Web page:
SELECT NEXT VALUE FOR dbo.Worked_Hours_Hour_ID_Seq ,3, 5, GETDATE() - 4
INSERT INTO dbo.Worked_Hours (Hour_ID, Employee_ID, Worked_Hours, [Date]) 
SELECT NEXT VALUE FOR dbo.Worked_Hours_Hour_ID_Seq ,3, 4, GETDATE() - 5
INSERT INTO dbo.Worked_Hours (Hour_ID, Employee_ID, Worked_Hours, [Date]) 
SELECT NEXT VALUE FOR dbo.Worked_Hours_Hour_ID_Seq ,3, 3, GETDATE() - 6
INSERT INTO dbo.Worked_Hours (Hour_ID, Employee_ID, Worked_Hours, [Date]) 
SELECT NEXT VALUE FOR dbo.Worked_Hours_Hour_ID_Seq ,2, 5, GETDATE() - 4
INSERT INTO dbo.Worked_Hours (Hour_ID, Employee_ID, Worked_Hours, [Date]) 
SELECT NEXT VALUE FOR dbo.Worked_Hours_Hour_ID_Seq ,2, 4, GETDATE() - 5
INSERT INTO dbo.Worked_Hours (Hour_ID, Employee_ID, Worked_Hours, [Date]) 
SELECT NEXT VALUE FOR dbo.Worked_Hours_Hour_ID_Seq ,2, 3, GETDATE() - 6
INSERT INTO dbo.Worked_Hours (Hour_ID, Employee_ID, Worked_Hours, [Date]) 
SELECT NEXT VALUE FOR dbo.Worked_Hours_Hour_ID_Seq ,4, 3, GETDATE() - 6
INSERT INTO dbo.Worked_Hours (Hour_ID, Employee_ID, Worked_Hours, [Date]) 
SELECT NEXT VALUE FOR dbo.Worked_Hours_Hour_ID_Seq ,5, 5, GETDATE() - 54
GO

4. Table type creation for Natively Compiled SQL Server Stored Procedures

We need to create a table type, so we can use a variable table type like a temp table.

USE TestDB
GO
IF TYPE_ID('dbo.T_Salaries_Table') IS NOT NULL 
    DROP TYPE dbo.T_Salaries_Table
GO
CREATE TYPE dbo.T_Salaries_Table AS TABLE
(
 Employee_ID   INT NOT NULL,  
 Total_Worked_hours INT NOT NULL, 
 [Date]    DATE NOT NULL
 PRIMARY KEY NONCLUSTERED HASH (Employee_ID) WITH (BUCKET_COUNT = 1024)
) WITH (MEMORY_OPTIMIZED = ON)
GO

5. Create procedure example for Natively Compiled SQL Server Stored Procedures

USE TestDB
GO
-- Drop stored procedure if it already exists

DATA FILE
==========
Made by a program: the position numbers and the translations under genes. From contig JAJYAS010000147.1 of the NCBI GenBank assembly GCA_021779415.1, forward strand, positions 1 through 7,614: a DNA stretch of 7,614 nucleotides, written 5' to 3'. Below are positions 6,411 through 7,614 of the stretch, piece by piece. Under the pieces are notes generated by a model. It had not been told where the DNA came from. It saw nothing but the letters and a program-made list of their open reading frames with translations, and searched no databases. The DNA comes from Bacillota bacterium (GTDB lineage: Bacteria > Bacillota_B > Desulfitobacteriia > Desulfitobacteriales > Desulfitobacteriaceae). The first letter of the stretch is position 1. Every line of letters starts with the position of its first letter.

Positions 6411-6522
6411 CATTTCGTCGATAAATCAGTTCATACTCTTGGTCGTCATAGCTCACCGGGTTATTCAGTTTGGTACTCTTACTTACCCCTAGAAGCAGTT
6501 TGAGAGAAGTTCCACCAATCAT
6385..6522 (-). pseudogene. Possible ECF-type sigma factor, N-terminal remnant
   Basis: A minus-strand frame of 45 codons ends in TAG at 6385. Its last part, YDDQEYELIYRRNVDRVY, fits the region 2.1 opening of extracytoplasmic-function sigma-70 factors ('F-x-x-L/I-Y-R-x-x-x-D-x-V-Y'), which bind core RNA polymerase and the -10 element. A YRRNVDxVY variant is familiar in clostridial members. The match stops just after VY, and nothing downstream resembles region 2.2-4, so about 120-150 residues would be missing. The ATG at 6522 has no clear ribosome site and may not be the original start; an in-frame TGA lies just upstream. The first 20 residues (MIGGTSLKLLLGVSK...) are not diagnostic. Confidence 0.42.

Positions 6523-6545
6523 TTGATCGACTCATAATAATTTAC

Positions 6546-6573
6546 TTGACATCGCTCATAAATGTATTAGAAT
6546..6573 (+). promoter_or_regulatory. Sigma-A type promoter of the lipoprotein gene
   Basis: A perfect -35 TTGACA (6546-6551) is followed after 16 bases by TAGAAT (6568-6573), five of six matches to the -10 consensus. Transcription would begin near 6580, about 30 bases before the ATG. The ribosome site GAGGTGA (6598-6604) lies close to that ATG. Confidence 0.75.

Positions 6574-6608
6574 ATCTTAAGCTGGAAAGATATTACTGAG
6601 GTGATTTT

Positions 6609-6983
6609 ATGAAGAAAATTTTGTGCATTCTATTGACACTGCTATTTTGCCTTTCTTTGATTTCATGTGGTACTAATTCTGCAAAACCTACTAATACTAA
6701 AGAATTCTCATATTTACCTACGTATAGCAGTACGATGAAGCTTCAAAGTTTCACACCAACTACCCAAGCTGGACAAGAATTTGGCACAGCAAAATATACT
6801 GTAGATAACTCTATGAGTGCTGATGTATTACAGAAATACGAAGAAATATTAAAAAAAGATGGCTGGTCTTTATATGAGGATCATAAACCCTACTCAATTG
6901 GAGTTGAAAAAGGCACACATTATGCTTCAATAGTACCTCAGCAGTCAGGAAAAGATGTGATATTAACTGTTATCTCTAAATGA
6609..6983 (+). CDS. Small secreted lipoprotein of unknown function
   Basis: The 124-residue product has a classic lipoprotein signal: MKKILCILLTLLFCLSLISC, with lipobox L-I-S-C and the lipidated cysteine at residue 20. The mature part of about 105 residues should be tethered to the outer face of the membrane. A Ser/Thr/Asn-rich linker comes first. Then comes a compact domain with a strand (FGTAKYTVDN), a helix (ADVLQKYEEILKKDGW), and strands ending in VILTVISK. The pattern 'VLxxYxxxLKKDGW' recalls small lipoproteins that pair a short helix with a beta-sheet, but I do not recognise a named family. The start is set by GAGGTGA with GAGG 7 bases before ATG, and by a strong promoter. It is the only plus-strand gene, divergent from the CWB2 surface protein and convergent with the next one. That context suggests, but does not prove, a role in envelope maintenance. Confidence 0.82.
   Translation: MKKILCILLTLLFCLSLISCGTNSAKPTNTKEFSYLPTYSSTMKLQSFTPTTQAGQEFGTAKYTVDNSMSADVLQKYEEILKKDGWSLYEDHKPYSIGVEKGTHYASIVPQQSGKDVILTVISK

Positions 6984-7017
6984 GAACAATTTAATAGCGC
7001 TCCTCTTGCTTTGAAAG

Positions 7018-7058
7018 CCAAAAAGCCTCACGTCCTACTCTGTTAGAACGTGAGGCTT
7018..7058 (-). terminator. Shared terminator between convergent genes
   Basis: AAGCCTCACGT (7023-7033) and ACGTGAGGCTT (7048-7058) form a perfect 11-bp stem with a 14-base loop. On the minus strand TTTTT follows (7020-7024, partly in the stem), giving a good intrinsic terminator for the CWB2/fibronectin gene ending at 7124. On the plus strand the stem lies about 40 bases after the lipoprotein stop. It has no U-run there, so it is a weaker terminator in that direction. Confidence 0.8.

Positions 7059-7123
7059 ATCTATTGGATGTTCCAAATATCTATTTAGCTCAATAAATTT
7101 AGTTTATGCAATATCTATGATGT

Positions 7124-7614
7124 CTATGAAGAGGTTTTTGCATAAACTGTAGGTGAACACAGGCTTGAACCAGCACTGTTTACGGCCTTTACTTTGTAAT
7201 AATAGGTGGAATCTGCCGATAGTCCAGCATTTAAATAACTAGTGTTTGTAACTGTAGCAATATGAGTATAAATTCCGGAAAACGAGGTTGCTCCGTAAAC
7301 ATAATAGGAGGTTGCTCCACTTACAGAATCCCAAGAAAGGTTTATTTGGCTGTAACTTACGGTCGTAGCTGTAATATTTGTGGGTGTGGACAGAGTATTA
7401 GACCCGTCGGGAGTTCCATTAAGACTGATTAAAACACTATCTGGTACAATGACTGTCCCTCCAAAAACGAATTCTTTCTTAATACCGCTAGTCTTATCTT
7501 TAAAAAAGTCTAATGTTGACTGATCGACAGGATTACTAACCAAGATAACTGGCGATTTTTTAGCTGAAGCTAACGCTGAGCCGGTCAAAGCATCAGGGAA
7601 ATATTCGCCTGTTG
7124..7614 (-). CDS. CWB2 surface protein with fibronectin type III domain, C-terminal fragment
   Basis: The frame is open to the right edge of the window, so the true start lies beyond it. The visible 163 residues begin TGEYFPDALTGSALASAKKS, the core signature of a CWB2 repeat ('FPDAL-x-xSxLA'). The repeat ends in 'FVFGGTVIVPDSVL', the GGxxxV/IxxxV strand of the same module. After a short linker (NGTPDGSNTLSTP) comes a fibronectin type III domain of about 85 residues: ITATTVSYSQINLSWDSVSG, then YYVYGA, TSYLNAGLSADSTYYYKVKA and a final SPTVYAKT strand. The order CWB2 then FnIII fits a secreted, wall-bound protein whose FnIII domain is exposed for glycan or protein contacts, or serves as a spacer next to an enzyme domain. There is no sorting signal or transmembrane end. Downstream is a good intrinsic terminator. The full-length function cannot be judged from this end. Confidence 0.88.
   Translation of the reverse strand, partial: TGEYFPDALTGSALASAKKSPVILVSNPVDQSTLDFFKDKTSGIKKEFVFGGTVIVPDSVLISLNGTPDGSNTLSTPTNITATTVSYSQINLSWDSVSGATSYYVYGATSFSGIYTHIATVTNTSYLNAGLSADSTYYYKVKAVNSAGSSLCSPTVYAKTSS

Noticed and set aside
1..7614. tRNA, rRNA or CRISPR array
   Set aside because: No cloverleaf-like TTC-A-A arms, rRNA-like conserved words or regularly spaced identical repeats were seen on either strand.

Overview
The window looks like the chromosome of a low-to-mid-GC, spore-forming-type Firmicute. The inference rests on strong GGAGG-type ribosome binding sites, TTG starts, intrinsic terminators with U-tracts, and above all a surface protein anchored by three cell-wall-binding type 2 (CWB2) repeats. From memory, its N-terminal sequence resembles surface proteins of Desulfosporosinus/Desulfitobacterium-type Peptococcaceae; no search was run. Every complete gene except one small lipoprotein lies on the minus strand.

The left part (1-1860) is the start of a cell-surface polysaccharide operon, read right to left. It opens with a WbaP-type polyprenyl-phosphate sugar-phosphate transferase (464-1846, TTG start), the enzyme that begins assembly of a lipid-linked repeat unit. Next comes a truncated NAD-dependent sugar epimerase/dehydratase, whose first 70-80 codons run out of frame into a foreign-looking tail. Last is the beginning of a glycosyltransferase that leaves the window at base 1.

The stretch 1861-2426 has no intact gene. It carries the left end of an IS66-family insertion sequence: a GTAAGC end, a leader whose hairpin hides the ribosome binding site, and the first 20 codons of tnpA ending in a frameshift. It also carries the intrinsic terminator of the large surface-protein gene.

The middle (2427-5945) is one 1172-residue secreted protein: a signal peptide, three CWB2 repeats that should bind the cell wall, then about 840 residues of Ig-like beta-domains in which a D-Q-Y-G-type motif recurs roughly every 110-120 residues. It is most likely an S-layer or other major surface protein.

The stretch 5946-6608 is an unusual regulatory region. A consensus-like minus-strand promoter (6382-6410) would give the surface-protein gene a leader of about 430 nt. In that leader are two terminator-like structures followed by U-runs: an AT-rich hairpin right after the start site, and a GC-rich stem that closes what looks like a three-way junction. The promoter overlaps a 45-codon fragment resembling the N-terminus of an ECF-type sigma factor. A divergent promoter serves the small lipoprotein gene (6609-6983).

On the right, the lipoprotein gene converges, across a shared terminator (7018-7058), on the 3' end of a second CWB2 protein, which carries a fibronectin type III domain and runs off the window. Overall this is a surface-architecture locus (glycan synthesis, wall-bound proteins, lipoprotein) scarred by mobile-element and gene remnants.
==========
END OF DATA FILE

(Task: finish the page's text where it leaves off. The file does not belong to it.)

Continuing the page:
IF OBJECT_ID('dbo.Compute_Salaries','P') IS NOT NULL
   DROP PROCEDURE dbo.Compute_Salaries
GO
CREATE PROCEDURE dbo.Compute_Salaries
@DateFrom DATE
WITH NATIVE_COMPILATION, SCHEMABINDING, EXECUTE AS OWNER
AS BEGIN ATOMIC WITH
(
 TRANSACTION ISOLATION LEVEL = SNAPSHOT, LANGUAGE = N'us_english'
)
   
  DECLARE @TempTable dbo.T_Salaries_Table
  DECLARE @Exists BIT = 0
  SELECT TOP 1
            @Exists = 1
  FROM      dbo.Worked_Hours
  WHERE  [Date] > @DateFrom
  
  IF @Exists = 1 
    BEGIN  
        INSERT  INTO @TempTable
                SELECT  E.Employee_ID ,
                        SUM(W.Worked_Hours),
      MAX(W.[Date])
                FROM    dbo.employees E
                        INNER JOIN dbo.Worked_Hours W ON E.Employee_ID = W.Employee_ID
    WHERE W.[Date] > @DateFrom
                GROUP BY E.Employee_ID
        SELECT  E.Employee_id ,
                E.Name ,
                E.Base_Salary + E.Hour_Cost * T.Total_Worked_hours AS 'Salary',
    T.[Date]
        FROM    dbo.employees E
                INNER JOIN @TempTable T ON E.Employee_ID = T.Employee_ID  
    END
END
GO

Now I am going to create an Extended Event Session to monitor slow parameter passing

6. Extended Event Session Creation in SQL Server

CREATE EVENT SESSION [Natively Compiled Stored Procedures] ON SERVER 
 ADD EVENT sqlserver.natively_compiled_proc_slow_parameter_passing,
 ADD EVENT sqlserver.natively_compiled_proc_execution_started